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Arctic River Discharge Growing

November 30, 2021

By Paul Homewood



AMHERST, Mass. — A civil and environmental engineering researcher at the University of Massachusetts Amherst has, for the first time, assimilated satellite information into on-site river measurements and hydrologic models to calculate the past 35 years of river discharge in the entire pan-Arctic region. The research reveals, with unprecedented accuracy, that the acceleration of water pouring into the Arctic Ocean could be three times higher than previously thought.

The publicly available study, published recently in Nature Communications, is the result of three years of intensive work by research assistant professor Dongmei Feng, the first and corresponding author on the paper. The unprecedented research assimilates 9.18 million river discharge estimates made from 155,710 orbital satellite images into hydrologic model simulations of 486,493 Arctic river reaches from 1984-2018. The project and the paper are called RADR (Remotely-sensed Arctic Discharge Reanalysis) and was funded by NASA and National Science Foundation programs for early career researchers.

Figure 2


  The key thing about this study is not that river flows are greater than previously estimated, but that they have increased over the period of the study, 1984-2018:





This is significant because it means the Arctic Ocean is gradually becoming fresher. Exactly the same phenomenon occurred during what was called The Great Salinity Anomaly, GSA, which began in the 1960s. As Dickson & Osterhus described in their study, One Hundred Years in the Norwegian Sea in 2007:



Though other factors were involved in the freshening of the Arctic Ocean, such as the NAO, the GSA marked a dramatic shift in the Arctic climate, putting an end to what is known as the Warming of the North between 1920 and 1960 and bringing a much colder era.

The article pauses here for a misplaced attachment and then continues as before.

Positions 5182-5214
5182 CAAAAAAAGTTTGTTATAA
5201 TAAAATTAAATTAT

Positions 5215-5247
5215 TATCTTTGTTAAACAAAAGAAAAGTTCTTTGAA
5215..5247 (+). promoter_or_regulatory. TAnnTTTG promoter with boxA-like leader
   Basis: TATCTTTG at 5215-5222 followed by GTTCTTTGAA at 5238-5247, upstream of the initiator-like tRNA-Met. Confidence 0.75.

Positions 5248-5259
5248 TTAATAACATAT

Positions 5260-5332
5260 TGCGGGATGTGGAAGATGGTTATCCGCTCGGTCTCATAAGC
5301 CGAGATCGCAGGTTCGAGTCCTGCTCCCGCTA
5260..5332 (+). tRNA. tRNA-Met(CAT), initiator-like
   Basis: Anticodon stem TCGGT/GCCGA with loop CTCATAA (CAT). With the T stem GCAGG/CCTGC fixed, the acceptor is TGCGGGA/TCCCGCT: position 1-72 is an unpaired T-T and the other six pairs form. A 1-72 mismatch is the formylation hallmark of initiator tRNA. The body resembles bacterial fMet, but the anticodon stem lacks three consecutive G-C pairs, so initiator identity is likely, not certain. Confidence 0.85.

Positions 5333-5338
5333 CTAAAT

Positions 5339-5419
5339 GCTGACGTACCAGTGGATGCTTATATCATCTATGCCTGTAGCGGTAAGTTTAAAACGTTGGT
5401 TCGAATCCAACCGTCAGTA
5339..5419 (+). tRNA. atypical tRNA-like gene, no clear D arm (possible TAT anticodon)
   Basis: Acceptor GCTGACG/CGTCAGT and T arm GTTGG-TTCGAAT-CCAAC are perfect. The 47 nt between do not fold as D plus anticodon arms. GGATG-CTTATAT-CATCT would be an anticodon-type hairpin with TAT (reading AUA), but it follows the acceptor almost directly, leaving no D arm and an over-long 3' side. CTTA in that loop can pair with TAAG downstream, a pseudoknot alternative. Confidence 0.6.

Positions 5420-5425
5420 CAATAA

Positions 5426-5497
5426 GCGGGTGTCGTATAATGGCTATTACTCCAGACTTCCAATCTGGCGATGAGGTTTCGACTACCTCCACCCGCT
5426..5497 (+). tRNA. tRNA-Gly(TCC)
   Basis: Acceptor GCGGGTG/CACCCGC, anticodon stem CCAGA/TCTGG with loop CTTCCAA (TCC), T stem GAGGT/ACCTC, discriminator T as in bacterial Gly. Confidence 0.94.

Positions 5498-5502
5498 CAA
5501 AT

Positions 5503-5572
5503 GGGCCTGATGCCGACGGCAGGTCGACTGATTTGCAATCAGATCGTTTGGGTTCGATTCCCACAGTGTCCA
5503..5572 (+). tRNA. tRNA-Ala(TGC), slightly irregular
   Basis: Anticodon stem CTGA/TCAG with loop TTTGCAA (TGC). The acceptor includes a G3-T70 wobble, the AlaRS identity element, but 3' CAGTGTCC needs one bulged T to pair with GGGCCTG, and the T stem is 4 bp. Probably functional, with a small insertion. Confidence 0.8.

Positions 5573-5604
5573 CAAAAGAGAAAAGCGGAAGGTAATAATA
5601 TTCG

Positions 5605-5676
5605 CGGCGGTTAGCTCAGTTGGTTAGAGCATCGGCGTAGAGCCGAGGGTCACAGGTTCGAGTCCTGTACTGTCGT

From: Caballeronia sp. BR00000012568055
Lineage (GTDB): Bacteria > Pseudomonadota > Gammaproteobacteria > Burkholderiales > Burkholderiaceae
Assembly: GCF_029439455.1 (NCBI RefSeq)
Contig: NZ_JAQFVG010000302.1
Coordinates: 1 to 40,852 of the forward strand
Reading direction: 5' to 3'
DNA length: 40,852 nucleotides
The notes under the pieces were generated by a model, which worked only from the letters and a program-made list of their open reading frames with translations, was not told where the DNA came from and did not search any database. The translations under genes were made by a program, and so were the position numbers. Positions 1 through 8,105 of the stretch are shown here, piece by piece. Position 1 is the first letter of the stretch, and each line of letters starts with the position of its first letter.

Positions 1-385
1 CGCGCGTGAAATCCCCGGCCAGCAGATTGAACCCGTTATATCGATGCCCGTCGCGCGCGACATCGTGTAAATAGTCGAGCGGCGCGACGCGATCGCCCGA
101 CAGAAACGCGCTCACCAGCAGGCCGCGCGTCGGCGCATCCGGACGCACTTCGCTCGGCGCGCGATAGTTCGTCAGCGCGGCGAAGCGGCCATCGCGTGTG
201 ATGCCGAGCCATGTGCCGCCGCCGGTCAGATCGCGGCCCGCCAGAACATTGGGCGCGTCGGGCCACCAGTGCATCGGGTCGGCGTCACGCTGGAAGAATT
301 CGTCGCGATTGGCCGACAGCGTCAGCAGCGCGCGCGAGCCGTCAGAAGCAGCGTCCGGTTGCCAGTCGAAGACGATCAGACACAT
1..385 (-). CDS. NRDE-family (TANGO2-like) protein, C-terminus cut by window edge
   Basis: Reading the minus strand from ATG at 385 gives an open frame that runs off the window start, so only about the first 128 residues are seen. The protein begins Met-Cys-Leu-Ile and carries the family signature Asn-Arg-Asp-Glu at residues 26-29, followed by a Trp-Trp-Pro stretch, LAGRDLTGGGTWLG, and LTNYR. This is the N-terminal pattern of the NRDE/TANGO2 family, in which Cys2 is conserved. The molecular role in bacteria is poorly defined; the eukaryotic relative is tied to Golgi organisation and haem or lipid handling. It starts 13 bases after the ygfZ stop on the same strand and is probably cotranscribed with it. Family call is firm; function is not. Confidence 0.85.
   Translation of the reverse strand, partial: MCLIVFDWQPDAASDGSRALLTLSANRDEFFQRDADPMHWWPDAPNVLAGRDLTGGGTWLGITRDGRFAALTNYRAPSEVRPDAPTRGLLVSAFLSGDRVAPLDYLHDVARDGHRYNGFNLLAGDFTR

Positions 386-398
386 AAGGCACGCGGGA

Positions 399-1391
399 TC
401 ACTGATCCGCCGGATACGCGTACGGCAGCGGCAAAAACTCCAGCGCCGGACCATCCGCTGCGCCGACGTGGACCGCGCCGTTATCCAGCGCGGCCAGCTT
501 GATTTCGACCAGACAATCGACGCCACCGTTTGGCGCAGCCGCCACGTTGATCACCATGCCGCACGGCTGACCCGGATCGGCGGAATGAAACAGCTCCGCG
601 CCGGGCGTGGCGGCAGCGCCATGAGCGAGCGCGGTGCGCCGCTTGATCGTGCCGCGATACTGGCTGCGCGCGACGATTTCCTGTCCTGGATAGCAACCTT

Part of the reason for this is the fact that freshwater freezes at higher temperatures than salty water, leading to an increase in sea ice. The GSA is also known to have slowed down the Atlantic meridional overturning circulation (AMOC).

HH Lamb also wrote about it, particularly how the GSA was triggered by greater run off from rivers in Canada flowing into the Arctic:


HH Lamb: Climate, History & The Modern World


And a Russian study by Viktor Kuzin shows that 11% of the world’s river water flows into the Arctic, a considerable amount.




A milder Arctic tends to be a wetter one, but a wetter climate leads to freshening of the ocean and a return to colder conditions. In other words, it is cyclical.

All of this reinforces the likelihood that the Arctic will become much colder, with sea ice expanding again in the not too distant future.

  1. Broadlands permalink
    November 30, 2021 4:40 pm

    “The research reveals, with unprecedented accuracy, that the acceleration of water pouring into the Arctic Ocean could be three times higher than previously thought.”

    Well, we can certainly put a stop to all that by lowering our CO2 emissions ASAP?

    • Mack permalink
      November 30, 2021 6:12 pm

      Or, “The research (doesn’t) reveal, with unprecedented accuracy, that the acceleration of water pouring into the Arctic Ocean” is not unprecedented and happened most recently at a similar rate when CO2 emissions were much lower and the high priests of climate alarmism were still running around in their nappies!

  2. Pancho Plail permalink
    November 30, 2021 7:02 pm

    Whenever I see “reanalysis” mentioned, it makes me wonder what inconvenient fact they are trying to disprove.

    • Gerry, England permalink
      December 1, 2021 11:25 am

      Whenever I see the word ‘model’ I stop reading to save wasting my time.

  3. November 30, 2021 7:31 pm

    H’mm, well the uncertainty on the discharge looks to be +/- 10%, and they are reporting an increase of 0.22% per year over 35 years? Finding small signals in noisy data is not easy.

    Presumably, if it’s a real phenonenon, it will be accompanied by measurable decrease in salinity.

  4. Phoenix44 permalink
    December 1, 2021 11:48 am

    I compared actual data with a model that assumes it will be less and it was less!

    This stuff is so tedious.

    And it’s always worse than we thought, which is strange for Settled Science

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